Dietz & Watson moving out of Delanco
DELANCO — After months of waiting and public speculation, Dietz & Watson has announced it will not rebuild the Coopertown Road distribution center it lost to a massive fire last September and will instead move to the Tacony section of Philadelphia.
The move, announced by the company and Pennsylvania Gov. Tom Corbett on Tuesday morning, ends the bidding war between New Jersey and Pennsylvania. New Jersey tried to entice the food manufacturer to rebuild, while Pennsylvania and Philadelphia courted Dietz & Watson to relocate. At stake were hundreds of jobs and thousands of dollars in taxes.
With the decision, the township and Burlington County stand to lose more than $220,000 in taxes for 2014, officials have speculated. New Jersey offered Dietz & Watson more than $30 million in incentives to remain, but the package from Pennsylvania was apparently too good to pass up.
According to Corbett’s office, the Pennsylvania Department of Community and Economic Development gave Dietz & Watson a funding package that included a $2 million Pennsylvania First Program Grant and a $125,000 Guaranteed Free Training Grant, which will be used for skills training.
The company also is eligible to apply for a $5 million loan from the Machinery and Equipment Loan Fund, a $2.25 million loan from the Pennsylvania Industrial Development Authority, and $5 million in Redevelopment Capital Assistance Program funds. Dietz & Watson must apply for these funds and agree to the terms before being awarded any money.
Philadelphia also kicked in at least 13 acres of valuable real estate along the Delaware River where the new Dietz & Watson building will be located, New Jersey officials said.
“This is a tremendous opportunity for our family-owned company to grow in the city and state that has supported us for 75 years,” said Louis Eni, president and CEO of Dietz & Watson and the grandson of founder Gottlieb Dietz. “We had our eye on this (Tacony) property nearly 10 years ago, when we first began plans to build a large distribution center, but it wasn’t available at the time.
“The people of Delanco, New Jersey, welcomed us, and for that we will forever be grateful. The fire was a tragedy, and the resulting cleanup impacted a lot of our neighbors. We thank them for their patience and support. Our family thought long and hard about the decision to leave New Jersey. But in the end, we believe it’s the right decision for our employees, our customers, and for the future of our company,” Eni said.
Groundbreaking at the Tacony site is expected to begin in September or October.
The Delanco site is now on the market, company spokesman Steve Aaron said.
“We’re actively looking for a buyer,” Aaron said. “The property is ready to go and shovel-ready. We’re eager to find a new owner who can return those jobs to Delanco.”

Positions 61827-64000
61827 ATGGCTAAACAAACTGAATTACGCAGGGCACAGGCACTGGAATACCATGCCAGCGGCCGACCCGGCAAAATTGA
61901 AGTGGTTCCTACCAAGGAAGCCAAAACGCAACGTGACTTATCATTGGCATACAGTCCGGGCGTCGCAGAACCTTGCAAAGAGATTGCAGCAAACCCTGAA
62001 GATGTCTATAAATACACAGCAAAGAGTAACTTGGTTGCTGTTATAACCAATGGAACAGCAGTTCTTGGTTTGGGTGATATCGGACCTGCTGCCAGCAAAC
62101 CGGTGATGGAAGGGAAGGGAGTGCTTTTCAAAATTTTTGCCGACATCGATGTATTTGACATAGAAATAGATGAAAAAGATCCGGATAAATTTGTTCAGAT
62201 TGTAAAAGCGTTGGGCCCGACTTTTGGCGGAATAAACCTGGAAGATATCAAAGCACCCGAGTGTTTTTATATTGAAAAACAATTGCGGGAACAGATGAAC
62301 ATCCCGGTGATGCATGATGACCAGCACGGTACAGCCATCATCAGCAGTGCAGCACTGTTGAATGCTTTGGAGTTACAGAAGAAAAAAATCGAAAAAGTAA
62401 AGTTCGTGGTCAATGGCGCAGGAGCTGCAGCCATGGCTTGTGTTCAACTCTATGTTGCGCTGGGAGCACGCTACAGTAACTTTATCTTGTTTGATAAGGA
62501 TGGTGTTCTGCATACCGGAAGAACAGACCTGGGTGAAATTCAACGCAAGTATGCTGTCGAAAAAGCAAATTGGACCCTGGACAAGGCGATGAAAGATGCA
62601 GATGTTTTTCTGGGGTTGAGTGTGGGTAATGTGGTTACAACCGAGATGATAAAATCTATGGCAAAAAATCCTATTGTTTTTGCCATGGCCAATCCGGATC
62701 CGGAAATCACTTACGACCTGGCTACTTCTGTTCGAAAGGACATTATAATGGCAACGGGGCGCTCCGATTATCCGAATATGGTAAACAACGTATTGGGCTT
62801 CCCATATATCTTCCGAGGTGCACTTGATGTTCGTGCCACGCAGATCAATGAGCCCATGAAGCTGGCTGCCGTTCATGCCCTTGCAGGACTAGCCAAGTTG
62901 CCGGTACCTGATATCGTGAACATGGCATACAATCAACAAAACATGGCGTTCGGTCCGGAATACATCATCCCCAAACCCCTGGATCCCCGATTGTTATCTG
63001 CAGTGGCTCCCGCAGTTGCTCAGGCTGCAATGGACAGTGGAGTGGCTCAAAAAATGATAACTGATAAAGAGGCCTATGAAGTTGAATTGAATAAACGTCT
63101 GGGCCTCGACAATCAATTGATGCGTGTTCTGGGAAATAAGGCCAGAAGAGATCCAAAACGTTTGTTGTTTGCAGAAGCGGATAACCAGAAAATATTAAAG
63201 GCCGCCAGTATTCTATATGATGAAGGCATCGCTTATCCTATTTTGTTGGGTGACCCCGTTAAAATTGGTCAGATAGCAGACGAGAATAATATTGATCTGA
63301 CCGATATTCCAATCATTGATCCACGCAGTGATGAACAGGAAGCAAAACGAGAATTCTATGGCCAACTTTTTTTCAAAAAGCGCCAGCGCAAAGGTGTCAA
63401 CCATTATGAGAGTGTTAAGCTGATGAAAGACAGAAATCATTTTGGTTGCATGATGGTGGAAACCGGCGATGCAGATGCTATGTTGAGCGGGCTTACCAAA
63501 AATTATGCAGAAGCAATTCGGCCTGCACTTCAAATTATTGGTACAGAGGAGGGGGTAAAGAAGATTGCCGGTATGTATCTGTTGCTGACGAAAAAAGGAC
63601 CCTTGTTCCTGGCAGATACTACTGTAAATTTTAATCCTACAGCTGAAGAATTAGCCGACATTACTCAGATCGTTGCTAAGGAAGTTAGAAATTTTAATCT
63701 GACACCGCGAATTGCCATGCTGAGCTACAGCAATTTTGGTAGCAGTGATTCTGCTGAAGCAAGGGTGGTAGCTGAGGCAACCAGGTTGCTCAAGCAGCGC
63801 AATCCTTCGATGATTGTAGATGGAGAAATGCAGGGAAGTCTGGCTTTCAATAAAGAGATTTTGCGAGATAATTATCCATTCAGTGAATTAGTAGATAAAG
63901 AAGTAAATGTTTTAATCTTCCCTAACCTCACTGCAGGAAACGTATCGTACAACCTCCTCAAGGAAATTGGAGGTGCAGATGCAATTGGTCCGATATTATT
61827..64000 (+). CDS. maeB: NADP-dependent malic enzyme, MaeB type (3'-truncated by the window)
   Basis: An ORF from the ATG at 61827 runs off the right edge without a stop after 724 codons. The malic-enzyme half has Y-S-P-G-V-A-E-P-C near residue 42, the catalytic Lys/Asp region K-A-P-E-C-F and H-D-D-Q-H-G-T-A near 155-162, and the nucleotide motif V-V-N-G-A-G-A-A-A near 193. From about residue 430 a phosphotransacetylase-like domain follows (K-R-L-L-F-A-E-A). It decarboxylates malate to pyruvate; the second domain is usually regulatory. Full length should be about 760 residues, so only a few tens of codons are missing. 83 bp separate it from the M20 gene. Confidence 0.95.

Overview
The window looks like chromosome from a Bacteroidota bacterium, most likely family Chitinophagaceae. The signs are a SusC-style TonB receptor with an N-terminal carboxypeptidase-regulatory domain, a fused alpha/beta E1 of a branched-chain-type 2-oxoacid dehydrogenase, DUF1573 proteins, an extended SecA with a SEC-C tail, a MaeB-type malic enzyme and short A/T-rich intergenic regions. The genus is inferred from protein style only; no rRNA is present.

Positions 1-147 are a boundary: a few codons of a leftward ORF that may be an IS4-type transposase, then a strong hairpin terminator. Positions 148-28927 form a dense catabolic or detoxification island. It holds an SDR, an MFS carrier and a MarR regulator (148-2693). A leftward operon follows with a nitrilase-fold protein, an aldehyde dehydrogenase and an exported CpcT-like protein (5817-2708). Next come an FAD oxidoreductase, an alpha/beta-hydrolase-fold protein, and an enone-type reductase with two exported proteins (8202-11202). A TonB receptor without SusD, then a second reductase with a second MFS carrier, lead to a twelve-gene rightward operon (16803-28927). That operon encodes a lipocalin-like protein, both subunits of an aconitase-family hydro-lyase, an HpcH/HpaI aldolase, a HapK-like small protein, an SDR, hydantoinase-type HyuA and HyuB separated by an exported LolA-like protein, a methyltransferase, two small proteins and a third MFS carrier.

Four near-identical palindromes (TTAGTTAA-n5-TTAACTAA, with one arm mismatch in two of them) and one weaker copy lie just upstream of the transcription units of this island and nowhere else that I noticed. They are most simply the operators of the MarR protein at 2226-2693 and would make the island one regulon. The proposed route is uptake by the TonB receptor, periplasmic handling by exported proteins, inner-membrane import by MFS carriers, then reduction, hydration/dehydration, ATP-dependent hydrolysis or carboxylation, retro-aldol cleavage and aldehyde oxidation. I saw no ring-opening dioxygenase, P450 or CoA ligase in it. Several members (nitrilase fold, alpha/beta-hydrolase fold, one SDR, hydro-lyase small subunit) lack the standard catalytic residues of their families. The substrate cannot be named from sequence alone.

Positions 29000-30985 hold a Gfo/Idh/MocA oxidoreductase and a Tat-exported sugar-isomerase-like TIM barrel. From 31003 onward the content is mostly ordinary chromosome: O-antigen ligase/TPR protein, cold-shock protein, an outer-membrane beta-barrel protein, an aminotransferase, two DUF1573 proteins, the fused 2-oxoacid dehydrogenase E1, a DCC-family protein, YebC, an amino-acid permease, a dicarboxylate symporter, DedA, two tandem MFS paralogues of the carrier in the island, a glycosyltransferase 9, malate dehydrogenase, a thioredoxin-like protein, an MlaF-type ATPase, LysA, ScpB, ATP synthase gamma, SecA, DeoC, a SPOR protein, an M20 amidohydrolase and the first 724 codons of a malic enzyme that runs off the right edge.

“We’re all terribly disappointed,” Mayor Bill Dillenbeck said, “but we understand they had to make a business decision.”
The mayor held out hope that Dietz & Watson might return one day, in which case “we’d welcome them with open arms.”
New Jersey had offered the company a total of $30 million in business tax credits through the Economic Development Authority’s Grow NJ program to entice it to rebuild an expanded facility on the demolished site.
Delanco also offered a separate payment-in-lieu-of-taxes proposal to try to retain the company, officials said. Details on that proposal were not available.
State Sen. Diane Allen, R-7th of Edgewater Park, and Assemblyman Troy Singleton, D-7th of Palmyra, said the New Jersey incentives were substantial but ultimately couldn’t compete with the Pennsylvania/Philadelphia proposal.
“It’s a business decision; I get that,” Allen said. “Philadelphia is giving them phenomenal property for free. It’s amazing what they’re willing to do. ... In the end, what Philadelphia and Pennsylvania (are offering) was more than what we could do.”
“We can cry sour grapes all we want, but the state of New Jersey, through the Economic Development Authority, along with Delanco put together a tremendous package,” Singleton said. “Dietz & Watson made a business decision to move elsewhere.”
Singleton and Allen said finding a new business for the Delanco land would be a top priority.
“Our job is to look forward. We made a concerted full-court press to really get this done, but (Dietz & Watson) decided to move elsewhere based on their own best interest. Now we’ll endeavor to find someone else to go there,” Singleton said.
“We’re going to do everything we can for Delanco, especially because the township is going to be the one hurt most by this,” Allen added.
Kristi Howell, president and CEO of the Burlington County Regional Chamber of Commerce, called the announcement “just another kick in the teeth” for the county and state.
“This is really going to hurt Delanco’s tax base,” Howell said. “The employee situation is just one part of the picture. All kinds of secondary businesses get hurt by something like this. Now it’s a question of what they do with that site.”
The 260,000-square-foot center had employed 130 people. The jobs were lost because of the fire, but the company moved many of those employees into other positions at its Pennsylvania facilities. The new center in Philadelphia is expected to create 158 jobs, in addition to the 691 jobs at current company properties in Pennsylvania.
“Any time we lose a business out of the county, especially one like Dietz & Watson, it’s a shame,” said Joseph Howarth, a member of the Burlington County Board of Freeholders. “In fact, it’s heartbreaking.”
Howarth promised “the county is going to continue to do everything it can to bring business back into Burlington.”